The Prone Pilot Meteor 




Developed from a standard Meteor 8 fuselage, the "Prone Pilot" Meteor was designed for the Royal Air Force Department of Aviation Medicine as a vehicle in which to test a pilot's ability to withstand the effects of 'G', or gravitational pull, in manoeuvres during high speed flight.


The pilot in the forward cabin lies on a specially designed bed, and has all the controls necessary to take-off, fly and land the aircraft, while the safety pilot in the normal cabin has a duplicate set of controls for use in emergency.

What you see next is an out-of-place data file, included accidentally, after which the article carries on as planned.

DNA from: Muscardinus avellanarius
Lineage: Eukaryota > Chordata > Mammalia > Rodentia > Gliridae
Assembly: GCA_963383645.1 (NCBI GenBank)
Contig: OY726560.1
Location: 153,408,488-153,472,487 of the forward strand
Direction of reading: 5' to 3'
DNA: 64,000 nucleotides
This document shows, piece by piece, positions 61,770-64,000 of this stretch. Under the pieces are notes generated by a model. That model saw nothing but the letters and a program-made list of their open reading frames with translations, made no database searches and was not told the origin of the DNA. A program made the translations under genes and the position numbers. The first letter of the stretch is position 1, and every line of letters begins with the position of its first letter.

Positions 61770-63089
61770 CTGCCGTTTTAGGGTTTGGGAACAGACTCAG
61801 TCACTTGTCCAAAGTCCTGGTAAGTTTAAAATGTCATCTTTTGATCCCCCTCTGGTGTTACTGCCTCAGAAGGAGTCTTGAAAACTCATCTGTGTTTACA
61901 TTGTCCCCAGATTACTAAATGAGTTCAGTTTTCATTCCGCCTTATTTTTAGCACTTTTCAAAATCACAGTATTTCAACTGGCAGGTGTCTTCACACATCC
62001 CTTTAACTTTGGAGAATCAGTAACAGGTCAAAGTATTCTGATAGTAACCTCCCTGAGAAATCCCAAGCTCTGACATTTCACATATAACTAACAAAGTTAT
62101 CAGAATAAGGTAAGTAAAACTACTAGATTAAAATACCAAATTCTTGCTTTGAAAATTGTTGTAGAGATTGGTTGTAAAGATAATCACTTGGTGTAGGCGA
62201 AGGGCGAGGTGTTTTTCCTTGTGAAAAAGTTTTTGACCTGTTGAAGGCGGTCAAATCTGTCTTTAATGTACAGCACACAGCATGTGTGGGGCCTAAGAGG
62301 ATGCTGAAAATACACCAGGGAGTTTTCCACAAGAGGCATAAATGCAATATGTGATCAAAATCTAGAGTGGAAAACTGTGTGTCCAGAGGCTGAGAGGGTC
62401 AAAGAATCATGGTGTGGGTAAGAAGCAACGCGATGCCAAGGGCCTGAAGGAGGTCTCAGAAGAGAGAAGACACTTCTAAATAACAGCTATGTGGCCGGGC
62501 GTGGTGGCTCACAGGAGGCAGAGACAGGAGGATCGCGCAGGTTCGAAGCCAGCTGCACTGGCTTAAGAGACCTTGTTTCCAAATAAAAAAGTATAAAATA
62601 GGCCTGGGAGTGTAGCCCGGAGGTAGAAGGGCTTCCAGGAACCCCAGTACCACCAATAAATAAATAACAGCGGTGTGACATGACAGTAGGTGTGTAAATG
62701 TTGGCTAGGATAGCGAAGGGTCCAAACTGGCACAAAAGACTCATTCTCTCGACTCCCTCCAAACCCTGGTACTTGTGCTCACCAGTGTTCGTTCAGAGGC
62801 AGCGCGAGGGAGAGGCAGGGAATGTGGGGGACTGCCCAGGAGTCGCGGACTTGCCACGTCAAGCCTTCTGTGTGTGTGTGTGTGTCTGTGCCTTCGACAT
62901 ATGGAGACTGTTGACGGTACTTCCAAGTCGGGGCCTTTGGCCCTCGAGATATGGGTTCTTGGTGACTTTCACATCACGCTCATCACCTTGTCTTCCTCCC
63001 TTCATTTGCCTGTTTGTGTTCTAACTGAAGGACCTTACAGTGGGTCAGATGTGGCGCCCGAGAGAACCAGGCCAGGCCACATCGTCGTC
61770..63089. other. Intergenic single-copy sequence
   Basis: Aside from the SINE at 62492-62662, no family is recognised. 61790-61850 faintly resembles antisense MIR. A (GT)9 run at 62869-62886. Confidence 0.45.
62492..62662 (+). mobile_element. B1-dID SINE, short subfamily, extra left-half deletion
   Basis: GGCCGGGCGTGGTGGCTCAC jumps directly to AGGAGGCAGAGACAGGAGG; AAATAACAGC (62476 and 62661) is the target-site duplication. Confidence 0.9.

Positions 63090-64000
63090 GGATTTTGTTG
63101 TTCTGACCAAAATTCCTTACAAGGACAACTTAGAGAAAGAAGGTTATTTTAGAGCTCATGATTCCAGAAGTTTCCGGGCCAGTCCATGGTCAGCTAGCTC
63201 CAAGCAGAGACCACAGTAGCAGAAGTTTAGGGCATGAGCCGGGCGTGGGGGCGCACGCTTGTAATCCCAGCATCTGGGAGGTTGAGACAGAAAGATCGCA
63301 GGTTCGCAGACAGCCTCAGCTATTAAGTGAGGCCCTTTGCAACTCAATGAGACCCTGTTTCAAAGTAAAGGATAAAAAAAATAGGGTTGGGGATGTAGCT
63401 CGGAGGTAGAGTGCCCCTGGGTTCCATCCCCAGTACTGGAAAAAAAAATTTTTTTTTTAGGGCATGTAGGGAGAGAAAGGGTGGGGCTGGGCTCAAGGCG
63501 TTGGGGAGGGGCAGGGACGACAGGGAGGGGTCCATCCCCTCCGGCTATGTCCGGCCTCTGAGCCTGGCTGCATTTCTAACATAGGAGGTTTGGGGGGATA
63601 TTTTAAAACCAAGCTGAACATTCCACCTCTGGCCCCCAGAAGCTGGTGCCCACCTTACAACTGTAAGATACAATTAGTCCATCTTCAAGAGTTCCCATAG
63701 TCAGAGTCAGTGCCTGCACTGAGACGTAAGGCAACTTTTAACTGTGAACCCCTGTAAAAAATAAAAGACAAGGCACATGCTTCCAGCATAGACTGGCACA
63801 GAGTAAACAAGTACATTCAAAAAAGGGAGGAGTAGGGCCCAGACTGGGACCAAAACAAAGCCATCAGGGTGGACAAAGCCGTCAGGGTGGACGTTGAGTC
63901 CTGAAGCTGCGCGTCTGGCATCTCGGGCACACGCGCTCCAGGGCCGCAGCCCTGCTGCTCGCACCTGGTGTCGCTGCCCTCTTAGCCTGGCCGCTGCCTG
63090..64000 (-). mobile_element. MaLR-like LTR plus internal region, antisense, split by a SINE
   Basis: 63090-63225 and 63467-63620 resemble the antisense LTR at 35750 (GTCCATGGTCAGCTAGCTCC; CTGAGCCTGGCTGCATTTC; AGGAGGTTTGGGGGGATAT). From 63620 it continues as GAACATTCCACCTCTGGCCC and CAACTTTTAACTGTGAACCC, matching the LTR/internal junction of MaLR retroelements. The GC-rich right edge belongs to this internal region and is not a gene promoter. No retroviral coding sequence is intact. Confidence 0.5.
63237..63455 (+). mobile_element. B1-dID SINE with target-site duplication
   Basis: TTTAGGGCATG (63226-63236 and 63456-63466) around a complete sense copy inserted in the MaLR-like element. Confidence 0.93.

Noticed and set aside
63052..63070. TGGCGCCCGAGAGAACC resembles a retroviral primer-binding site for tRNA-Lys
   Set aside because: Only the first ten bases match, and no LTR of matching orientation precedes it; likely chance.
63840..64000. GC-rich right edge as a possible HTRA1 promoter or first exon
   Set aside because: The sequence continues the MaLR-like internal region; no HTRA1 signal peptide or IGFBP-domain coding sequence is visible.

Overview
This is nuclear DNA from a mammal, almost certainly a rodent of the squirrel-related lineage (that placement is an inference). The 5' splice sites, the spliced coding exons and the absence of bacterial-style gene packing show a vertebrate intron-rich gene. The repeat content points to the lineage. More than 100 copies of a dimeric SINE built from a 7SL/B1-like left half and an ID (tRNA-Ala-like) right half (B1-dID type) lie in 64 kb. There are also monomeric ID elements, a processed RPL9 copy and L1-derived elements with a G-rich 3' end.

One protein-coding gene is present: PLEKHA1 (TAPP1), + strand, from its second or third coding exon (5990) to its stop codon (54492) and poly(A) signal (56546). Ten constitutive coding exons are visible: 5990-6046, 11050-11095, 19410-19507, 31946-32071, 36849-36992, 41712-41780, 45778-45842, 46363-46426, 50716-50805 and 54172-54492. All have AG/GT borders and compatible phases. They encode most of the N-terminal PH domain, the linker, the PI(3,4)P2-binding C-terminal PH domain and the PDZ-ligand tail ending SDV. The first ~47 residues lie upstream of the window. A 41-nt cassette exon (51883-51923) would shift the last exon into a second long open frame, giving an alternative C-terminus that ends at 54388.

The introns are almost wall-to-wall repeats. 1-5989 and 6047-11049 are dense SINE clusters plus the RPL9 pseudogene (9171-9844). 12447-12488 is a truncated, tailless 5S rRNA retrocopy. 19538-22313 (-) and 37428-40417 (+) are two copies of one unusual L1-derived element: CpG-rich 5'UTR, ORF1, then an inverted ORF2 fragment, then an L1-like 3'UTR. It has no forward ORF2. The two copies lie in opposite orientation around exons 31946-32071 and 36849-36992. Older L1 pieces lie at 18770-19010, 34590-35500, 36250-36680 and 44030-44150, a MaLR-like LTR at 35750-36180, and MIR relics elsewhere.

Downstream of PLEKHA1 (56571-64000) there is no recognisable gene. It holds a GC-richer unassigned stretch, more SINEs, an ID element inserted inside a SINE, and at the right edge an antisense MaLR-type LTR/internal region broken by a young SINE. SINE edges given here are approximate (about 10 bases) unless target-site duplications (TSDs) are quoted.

Power Plant:   2 Rolls Royce Derwent Turbine engines.

Span                  37 ft. 2 in.

Height                13 ft. 11 in.

Length                52 ft. 5 in.

Wing Area         350 sq. ft.

Registration:   WK 935 (conversion applied to one aircraft only).






Weight & Performance figures are not available.



The instruction to proceed with this conversion was received in April 1952 and the aircraft flew in February 1954, followed by the Final Conference in March of that year. 


After some development and a considerable amount of flight testing by the firm and the Institute of Aviation Medicine at R.A.E., a report was issued which concluded that the prone position was feasible if aerodynamic considerations made such a configuration necessary.